// queue passive declaration when the queue exists and not
  Thread.sleep(1000);
  try {
    declareOk = directChannel.queueDeclarePassive(queueName);
    System.out.println("=> "+declareOk.getQueue());
    fail("Should fail on declaring not existent queue passively");
  } catch (IOException ioe) {
    ShutdownSignalException cause = (ShutdownSignalException) ioe.getCause();
    assertThat(cause.toString()).contains("NOT_FOUND - no queue 'Auto_Delete_Queue' in vhost '/'");
  }
}

@Test
public void should_not_access_exclusive_queue_from_other_connection() throws IOException, TimeoutException {
  String queueName = "Exclusive_Queue";
  directChannel.queueDeclare(queueName, DURABLE.not(), EXCLUSIVE.yes(), AUTO_DELETE.yes(), null);

  // Create new connection to see if it can access exclusive queue
  Connection newConnection = CONNECTION_FACTORY.newConnection();
  Channel newChannel = newConnection.createChannel();
  try {
    newChannel.basicConsume(queueName, new DefaultConsumer(newChannel));
    fail("Should not be able to access to exclusive queue");
  } catch (IOException ioe) {
    ShutdownSignalException cause = (ShutdownSignalException) ioe.getCause();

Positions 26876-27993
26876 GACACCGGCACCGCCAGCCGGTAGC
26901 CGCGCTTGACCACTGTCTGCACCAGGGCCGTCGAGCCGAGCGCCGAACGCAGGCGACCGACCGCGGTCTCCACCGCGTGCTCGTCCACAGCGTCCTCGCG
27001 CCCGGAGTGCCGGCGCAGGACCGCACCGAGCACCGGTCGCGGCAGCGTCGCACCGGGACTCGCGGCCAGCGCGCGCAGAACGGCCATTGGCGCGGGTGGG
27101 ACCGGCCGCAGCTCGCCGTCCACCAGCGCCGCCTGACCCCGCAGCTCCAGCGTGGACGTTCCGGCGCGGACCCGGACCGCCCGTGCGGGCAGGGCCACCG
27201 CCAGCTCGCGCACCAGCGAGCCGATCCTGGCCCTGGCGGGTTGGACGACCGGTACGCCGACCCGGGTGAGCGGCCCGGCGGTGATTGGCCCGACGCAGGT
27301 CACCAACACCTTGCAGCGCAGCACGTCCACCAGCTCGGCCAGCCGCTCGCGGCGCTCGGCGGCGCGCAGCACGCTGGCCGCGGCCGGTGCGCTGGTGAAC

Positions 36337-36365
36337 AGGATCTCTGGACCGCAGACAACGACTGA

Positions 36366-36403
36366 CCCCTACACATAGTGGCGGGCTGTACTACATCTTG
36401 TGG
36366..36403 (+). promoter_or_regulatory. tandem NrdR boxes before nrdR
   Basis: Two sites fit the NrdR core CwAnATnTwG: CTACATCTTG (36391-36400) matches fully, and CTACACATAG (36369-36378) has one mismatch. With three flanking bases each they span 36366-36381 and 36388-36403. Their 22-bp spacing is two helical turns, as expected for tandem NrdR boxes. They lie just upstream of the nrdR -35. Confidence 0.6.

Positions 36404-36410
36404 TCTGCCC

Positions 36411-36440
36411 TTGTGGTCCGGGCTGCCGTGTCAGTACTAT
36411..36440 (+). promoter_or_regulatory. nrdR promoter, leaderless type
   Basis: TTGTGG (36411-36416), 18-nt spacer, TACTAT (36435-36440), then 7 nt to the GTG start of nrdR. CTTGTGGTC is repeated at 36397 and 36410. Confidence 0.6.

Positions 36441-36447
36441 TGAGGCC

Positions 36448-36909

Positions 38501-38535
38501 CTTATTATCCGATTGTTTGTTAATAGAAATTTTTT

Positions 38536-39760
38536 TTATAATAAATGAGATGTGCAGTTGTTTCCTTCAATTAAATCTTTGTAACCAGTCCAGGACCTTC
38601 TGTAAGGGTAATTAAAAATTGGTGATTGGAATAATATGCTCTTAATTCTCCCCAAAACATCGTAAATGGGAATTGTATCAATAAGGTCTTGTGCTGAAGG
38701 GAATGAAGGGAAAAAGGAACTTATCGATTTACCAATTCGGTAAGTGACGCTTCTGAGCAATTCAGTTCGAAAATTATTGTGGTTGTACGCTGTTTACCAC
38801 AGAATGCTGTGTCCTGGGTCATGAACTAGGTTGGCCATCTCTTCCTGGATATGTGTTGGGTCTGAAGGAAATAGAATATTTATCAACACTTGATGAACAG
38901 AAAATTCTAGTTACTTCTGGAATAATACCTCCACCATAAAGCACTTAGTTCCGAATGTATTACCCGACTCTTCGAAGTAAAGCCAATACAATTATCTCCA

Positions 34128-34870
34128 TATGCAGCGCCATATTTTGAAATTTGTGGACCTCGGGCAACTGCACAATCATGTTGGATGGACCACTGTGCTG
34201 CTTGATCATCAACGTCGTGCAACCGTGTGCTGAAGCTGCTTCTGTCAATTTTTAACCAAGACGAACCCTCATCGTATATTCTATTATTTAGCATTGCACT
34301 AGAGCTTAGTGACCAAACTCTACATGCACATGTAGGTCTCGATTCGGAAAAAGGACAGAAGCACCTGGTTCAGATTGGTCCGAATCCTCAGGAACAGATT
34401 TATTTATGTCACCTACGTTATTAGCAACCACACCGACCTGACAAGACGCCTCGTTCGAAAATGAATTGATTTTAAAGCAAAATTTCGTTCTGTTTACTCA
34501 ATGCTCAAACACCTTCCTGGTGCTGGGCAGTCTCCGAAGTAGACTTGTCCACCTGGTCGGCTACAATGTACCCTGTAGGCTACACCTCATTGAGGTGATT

assertThat(cause.toString()).contains("RESOURCE_LOCKED - cannot obtain exclusive access to " +
            "locked queue 'Exclusive_Queue' in vhost");
  }
}

@Test
public void should_not_be_able_to_publish_on_internal_exchange() throws IOException {
  String exchangeName = "Internal_Exchange";
  String queueName = "Internal_Queue";
  directChannel.exchangeDeclare(exchangeName, ExchangeTypes.DIRECT.getName(), DURABLE.not(), AUTO_DELETE.yes(),
    INTERNAL.yes(), null);
  directChannel.queueDeclare(queueName, DURABLE.not(), EXCLUSIVE.not(), AUTO_DELETE.yes(),
    Collections.emptyMap());
  directChannel.queueBind(queueName, exchangeName, "x");
  try {
    directChannel.basicPublish(exchangeName, "", null, "Test".getBytes());
    directChannel.basicGet(queueName, true);
    fail("Should not be able to publish on internal queue");
  } catch (IOException ioe) {